Individual installations of Little Green Button communicate with each other across a network layer. Early versions had to be within the same subnet. As Little Green Button increased in popularity, it found its way into organisations with more complex network topologies and the single subnet principle became limiting.
To overcome this, engineers at Little Green Button developed a new protocol. It retained all the elegance of lightning fast broadcasts within the local subnet but extended it with the ability to “probe” remote subnets to discover other instances of Little Green Button. This protocol requires little configuration and dynamically maintains connections as machines join and leave the network. This is now known as the “classic” connectivity model. For backwards compatibility, some sites use the original protocol (now known as “island”) where all communication is retained within the local subnet.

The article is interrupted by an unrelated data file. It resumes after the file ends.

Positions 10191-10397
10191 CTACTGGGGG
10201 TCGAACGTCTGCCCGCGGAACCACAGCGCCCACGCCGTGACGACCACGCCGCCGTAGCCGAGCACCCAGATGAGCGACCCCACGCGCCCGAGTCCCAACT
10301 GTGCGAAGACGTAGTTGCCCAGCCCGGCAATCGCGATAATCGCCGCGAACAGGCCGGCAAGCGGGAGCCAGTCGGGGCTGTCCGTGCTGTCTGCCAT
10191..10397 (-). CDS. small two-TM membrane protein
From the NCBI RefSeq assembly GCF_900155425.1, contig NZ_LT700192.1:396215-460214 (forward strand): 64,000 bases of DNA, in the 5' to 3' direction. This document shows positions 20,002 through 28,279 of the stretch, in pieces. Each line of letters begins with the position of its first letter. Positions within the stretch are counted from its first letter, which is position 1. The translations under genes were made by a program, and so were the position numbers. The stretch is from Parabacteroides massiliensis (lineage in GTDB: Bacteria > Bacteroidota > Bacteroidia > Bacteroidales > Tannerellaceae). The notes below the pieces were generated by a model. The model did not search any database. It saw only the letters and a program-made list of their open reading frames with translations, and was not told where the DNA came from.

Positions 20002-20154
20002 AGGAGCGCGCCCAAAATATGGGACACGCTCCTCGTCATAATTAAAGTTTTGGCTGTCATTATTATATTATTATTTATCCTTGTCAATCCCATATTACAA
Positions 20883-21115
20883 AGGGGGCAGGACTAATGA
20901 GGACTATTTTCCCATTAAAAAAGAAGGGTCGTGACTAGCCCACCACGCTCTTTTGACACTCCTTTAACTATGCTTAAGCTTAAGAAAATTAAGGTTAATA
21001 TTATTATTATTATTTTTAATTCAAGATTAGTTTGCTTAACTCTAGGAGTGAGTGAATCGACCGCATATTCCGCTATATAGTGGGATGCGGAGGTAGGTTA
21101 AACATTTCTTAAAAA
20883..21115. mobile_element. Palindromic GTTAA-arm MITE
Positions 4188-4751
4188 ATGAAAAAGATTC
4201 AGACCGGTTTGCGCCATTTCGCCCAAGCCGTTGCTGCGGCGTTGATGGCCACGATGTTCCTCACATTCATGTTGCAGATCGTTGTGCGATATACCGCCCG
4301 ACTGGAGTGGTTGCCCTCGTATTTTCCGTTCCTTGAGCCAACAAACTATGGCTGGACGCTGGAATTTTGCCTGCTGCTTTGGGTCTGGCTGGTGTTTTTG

Starting in v3.2, Little Green Button engineers added a new option – the “bridge” server. Now, organisations with networks spanning multiple subnets without physical interconnections can use Little Green Button in what is known as the “standard” connectivity model. Little Green Button bridge servers are hosted in a cloud data centre with transparent redundancy being provided by server pairing with automated failover.
When an emergency is raised, the following information about the emergency passes to/from the bridge server.
Similar information relating to any responders also passes across the bridge. Periodically, the count of buttons available within each subnet passes across the bridge too.
Data exchanged with the bridge is encrypted using TLS to prevent in-transit snooping/tampering. Organisations that wish to keep their Little Green Button communications completely restricted within the bounds of their own network can still achieve this with the classic connectivity model.